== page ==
Wingin' it

Josh Tabb spent his first two seasons with the Tennessee basketball program stuck behind All-America guard Chris Lofton. Now, even with Lofton gone, the Vols appear to be solid on the perimeter.

"There's no Chris Loftons yet that you know you've really got to guard every second of every possession, but Scotty Hopson and Cameron Tatum probably can give me a challenge," Tabb noted recently. "They're quick and long and athletic. Cameron can shoot and Scotty can shoot. They give us more bigger guys that can penetrate and get to the foul line."

Tatum is a 6-6 redshirt freshman who missed almost all of 2007-08 with an ankle injury and is battling knee problems this preseason. Hopson is a 6-6 true freshman who might be the most heralded player Tennessee has signed since Vincent Yarbrough.

"Scotty's got a lot of hype on him right now – the first McDonald's All-American in however many years – but he's really been working," said Tabb, a 6-4 junior from Carbondale, Ill. "I'd say by the time he gets his frame stronger lifting weights, he'll be fine. But he's just a freshman and it's a learning experience. I'm a junior, and I'm STILL learning."

In addition to Tabb, Tatum and Hopson, Tennessee's wing corps features 6-8 junior J.P. Prince (currently sidelined by injury) and 6-8 freshman Renaldo Woolridge.

Even with such imposing size, Tennessee's backcourt is sure to miss Lofton, JaJuan Smith, Ramar Smith and Jordan Howell - the top four guards of 2007-08. Matching last season's 31-5 record is unlikely but, as Monday night's exhibition opener against Indianapolis approaches, Tabb is taking a wait-and-see approach.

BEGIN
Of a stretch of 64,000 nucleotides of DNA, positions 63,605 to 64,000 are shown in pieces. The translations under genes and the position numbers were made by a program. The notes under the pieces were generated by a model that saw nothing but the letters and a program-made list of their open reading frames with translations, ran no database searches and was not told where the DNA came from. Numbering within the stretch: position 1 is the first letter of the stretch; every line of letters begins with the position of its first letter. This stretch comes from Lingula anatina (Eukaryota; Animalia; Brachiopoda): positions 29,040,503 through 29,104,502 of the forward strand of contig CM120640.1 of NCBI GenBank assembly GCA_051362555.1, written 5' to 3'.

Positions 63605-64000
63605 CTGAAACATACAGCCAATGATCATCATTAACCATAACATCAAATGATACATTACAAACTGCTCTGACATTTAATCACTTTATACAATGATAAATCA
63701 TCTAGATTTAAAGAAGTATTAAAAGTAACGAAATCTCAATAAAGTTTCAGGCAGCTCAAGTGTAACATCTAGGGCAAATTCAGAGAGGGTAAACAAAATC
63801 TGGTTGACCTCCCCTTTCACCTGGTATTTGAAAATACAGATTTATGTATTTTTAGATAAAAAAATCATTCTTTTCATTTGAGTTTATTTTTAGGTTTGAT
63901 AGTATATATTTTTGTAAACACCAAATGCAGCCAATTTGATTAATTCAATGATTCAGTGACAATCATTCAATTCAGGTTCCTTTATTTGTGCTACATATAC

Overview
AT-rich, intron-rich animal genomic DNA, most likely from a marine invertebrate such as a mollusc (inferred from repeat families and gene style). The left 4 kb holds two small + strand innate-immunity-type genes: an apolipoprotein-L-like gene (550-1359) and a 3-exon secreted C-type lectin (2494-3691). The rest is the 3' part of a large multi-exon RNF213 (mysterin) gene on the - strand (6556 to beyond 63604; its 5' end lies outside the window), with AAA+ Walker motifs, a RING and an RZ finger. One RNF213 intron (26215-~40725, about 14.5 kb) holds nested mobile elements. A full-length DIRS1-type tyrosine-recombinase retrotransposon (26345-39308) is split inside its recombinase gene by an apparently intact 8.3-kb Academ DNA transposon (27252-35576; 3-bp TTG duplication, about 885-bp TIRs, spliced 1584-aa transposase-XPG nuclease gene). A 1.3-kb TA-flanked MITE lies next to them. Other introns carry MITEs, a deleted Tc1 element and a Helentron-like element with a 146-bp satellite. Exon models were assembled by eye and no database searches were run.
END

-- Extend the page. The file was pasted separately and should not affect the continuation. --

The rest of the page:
"It's too early to tell right now," he said. "You can't take anything away from the team we had last year. We won at Memphis, won the SEC season outright and had our second Sweet 16 season in a row."

Even so, head coach Bruce Pearl, his staff and his players were somewhat disappointed. All felt they should've advanced beyond the Sweet 16.

"It's felt like that two years in a row," Tabb said. "I watched Ohio State and Florida (in the Final Four title game) my freshman year after Ohio State came back from 20 down to beat us ... and we'd beat Florida (twice during the regular season).

"Then last year we win at Memphis, and they end up making it to the championship game. It's like, 'Man, if we can make it past the Sweet 16, we'll be fine.'"

Tennessee failed to make it past the Sweet 16 last March largely because it ran into a tall, athletic Louisville team that smothered the Vols' transition attack and shredded their man-to-man defense.

"Louisville was bigger than us at every position," Tabb noted, "so Coach went out and recruited some bigger guys and bigger wing men."

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